Over the quarter, Government bond yields rose at a dramatic rate, meaning bond prices fell, as inflation remained elevated, and the Fed reaffirmed its commitment to reining in inflation leading to the yield curve rising significantly across the curve. This resulted in negative returns for the September quarter for fixed interest investors. Note the 2-year / 10-year part of the curve is inverted (2 year rates are higher than 10 year rates). This is usually considered to be a leading indicator for a pending recession.

Over the quarter, high yield credit spreads tightened by 6 basis points. Global High Yield bonds as measured by the Bloomberg Barclays Global High Yield Total Return Index Hedged AUD lost 1.9%. While the contraction in credit spreads added to performance, both duration and currency hedging more than offset any gains. Fundamentals in the high yield market still look reasonable, however, given most U.S. economic indicators show the U.S. is in an economic downturn, valuations are less attractive. As previously stated, the quality of the high yield market has improved in recent years and the low interest rate environment led many issuers to extend their debt maturity profile, which has strengthened a significant number of high yield companies.


The US dollar index (DXY) ended September at 112 the highest monthly close of the index since April 2002. To put the strength of the US dollar relative it its trading partners into context, the last time the DXY was at these levels, it peaked at 120.04 on 28 January 2002, which was the highest level since February 1986.

The USD continues to benefit on the increasing “carry” of higher interest rates and having a “healthier” economy than developed market peers. The USD also benefits from its reserve currency status and the current risk off as the UK and European countries struggle with inflation and economic weakness.

The AUD has been weak against the strong US, but the relative health of our economy and the RBAs proactive increase rate stance has provided solid foundation for our currency despite price weakness in our key exports Coal and iron.


Commodity prices experienced a poor quarter as stubborn inflation figures and higher interest rates weigh on current and expected global growth. The war in Ukraine and the interruptions to gas supply to Europe helped lift Natural Gas prices and to a lesser degree Thermal Coal.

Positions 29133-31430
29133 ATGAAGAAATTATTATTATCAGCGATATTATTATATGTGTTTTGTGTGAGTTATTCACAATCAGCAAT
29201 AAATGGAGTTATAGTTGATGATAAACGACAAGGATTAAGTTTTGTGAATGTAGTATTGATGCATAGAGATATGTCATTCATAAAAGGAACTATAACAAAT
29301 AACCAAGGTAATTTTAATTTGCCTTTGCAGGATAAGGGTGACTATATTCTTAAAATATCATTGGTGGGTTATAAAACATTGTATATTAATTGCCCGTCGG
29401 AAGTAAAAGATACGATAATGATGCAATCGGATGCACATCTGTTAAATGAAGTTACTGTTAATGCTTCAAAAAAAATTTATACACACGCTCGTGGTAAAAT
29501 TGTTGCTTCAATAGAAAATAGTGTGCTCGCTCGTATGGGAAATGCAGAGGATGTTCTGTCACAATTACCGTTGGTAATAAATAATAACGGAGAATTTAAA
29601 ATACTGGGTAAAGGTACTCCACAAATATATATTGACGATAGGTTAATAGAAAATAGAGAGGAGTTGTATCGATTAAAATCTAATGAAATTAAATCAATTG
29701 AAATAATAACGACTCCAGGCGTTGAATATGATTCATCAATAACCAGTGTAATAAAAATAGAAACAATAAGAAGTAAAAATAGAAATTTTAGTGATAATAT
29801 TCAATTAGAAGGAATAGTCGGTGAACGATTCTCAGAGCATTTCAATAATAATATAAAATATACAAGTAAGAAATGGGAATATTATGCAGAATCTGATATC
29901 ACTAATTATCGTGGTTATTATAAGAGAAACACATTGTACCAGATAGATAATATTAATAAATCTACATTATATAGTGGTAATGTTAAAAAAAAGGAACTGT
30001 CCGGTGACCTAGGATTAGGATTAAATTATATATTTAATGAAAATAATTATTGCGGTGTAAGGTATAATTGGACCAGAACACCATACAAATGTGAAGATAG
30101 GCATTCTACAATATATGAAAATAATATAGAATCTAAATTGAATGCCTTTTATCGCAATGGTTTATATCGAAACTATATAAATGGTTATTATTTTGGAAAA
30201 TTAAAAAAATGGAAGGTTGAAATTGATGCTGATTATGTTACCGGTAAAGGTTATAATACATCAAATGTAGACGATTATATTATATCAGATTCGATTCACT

Oil prices have come under substantial pressure over the quarter despite OPEC Plus reducing production by a nominal 100k barrels per day (bpd) in August. In its August Market Report, OPEC estimated that global crude oil demand would fall by around 300k bpd in both 2022 and 2023. The International Energy Agency (IEA) also noted that sudden demand spikes borne out of easing pandemic restrictions are set to drop in Q4 2022.

On Wednesday 5 October, Saudi Arabia and Russia, acting leaders of the OPEC Plus energy cartel, agreed to a cut of 2m bpd (2% of global production) despite US and European leaders urging for more oil to ease prices and punish Moscow for its aggression in Ukraine.

This website contains general advice only and does not take into account your financial circumstances, needs and objectives. Before making any decision based on this information, you should assess your own circumstances or seek advice from a financial adviser. You should obtain and consider a copy of the relevant Product Disclosure Statement (PDS) or offer document available from us or your financial adviser, before you acquire a financial product.

OneAnswer Frontier Investment Portfolio is issued by OnePath Funds Management Limited ABN 21 003 002 800 AFSL 238342.

The information provided in this table is a brief outline of the major features of OneAnswer Frontier Investment Portfolio. It is intended as a quick and easy reference source for investors. The table should not be used as a substitute for reading the appropriate Product Disclosure Statement (PDS) prior to you making any decision to invest through OneAnswer Frontier Investment Portfolio.

The information is of a general nature and has been prepared without taking into account your objectives, financial situation and needs. You should consider whether the information is appropriate for you having regard to your objectives, financial situation and needs. We recommend that you read the relevant PDS before deciding to acquire, or to continue to hold, the product.

The PDS can be located under the following links: Product Disclosure Statement (Part One) (690kb) and Investment Funds Guide (PDS Part Two) (1,018kb) and should be read in conjunction with the Additional Information Guide.